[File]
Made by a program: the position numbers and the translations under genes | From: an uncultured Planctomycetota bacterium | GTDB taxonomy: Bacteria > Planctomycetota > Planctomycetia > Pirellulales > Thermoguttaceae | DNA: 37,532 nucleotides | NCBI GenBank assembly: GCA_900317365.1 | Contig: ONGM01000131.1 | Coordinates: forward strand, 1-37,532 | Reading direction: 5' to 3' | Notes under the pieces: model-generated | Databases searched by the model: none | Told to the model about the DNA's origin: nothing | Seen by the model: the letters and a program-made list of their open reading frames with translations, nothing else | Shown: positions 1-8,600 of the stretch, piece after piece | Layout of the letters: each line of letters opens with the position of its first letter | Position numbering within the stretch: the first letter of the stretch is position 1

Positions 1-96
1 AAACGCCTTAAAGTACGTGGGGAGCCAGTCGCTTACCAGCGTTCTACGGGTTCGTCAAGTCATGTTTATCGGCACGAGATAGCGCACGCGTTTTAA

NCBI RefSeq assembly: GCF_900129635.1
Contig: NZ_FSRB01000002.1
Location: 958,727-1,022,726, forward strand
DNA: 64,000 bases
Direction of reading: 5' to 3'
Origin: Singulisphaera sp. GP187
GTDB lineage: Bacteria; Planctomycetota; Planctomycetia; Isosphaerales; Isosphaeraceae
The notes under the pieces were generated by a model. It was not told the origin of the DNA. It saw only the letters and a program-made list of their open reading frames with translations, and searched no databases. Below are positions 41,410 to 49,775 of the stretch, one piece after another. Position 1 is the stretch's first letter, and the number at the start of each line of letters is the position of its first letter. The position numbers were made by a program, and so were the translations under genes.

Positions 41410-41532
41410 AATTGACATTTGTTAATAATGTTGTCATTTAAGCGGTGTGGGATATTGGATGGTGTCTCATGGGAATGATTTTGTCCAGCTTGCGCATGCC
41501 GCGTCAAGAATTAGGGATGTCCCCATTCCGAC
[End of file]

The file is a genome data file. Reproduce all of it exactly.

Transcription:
Made by a program: the position numbers and the translations under genes | From: an uncultured Planctomycetota bacterium | GTDB taxonomy: Bacteria > Planctomycetota > Planctomycetia > Pirellulales > Thermoguttaceae | DNA: 37,532 nucleotides | NCBI GenBank assembly: GCA_900317365.1 | Contig: ONGM01000131.1 | Coordinates: forward strand, 1-37,532 | Reading direction: 5' to 3' | Notes under the pieces: model-generated | Databases searched by the model: none | Told to the model about the DNA's origin: nothing | Seen by the model: the letters and a program-made list of their open reading frames with translations, nothing else | Shown: positions 1-8,600 of the stretch, piece after piece | Layout of the letters: each line of letters opens with the position of its first letter | Position numbering within the stretch: the first letter of the stretch is position 1

Positions 1-96
1 AAACGCCTTAAAGTACGTGGGGAGCCAGTCGCTTACCAGCGTTCTACGGGTTCGTCAAGTCATGTTTATCGGCACGAGATAGCGCACGCGTTTTAA

NCBI RefSeq assembly: GCF_900129635.1
Contig: NZ_FSRB01000002.1
Location: 958,727-1,022,726, forward strand
DNA: 64,000 bases
Direction of reading: 5' to 3'
Origin: Singulisphaera sp. GP187
GTDB lineage: Bacteria; Planctomycetota; Planctomycetia; Isosphaerales; Isosphaeraceae
The notes under the pieces were generated by a model. It was not told the origin of the DNA. It saw only the letters and a program-made list of their open reading frames with translations, and searched no databases. Below are positions 41,410 to 49,775 of the stretch, one piece after another. Position 1 is the stretch's first letter, and the number at the start of each line of letters is the position of its first letter. The position numbers were made by a program, and so were the translations under genes.

Positions 41410-41532
41410 AATTGACATTTGTTAATAATGTTGTCATTTAAGCGGTGTGGGATATTGGATGGTGTCTCATGGGAATGATTTTGTCCAGCTTGCGCATGCC
41501 GCGTCAAGAATTAGGGATGTCCCCATTCCGAC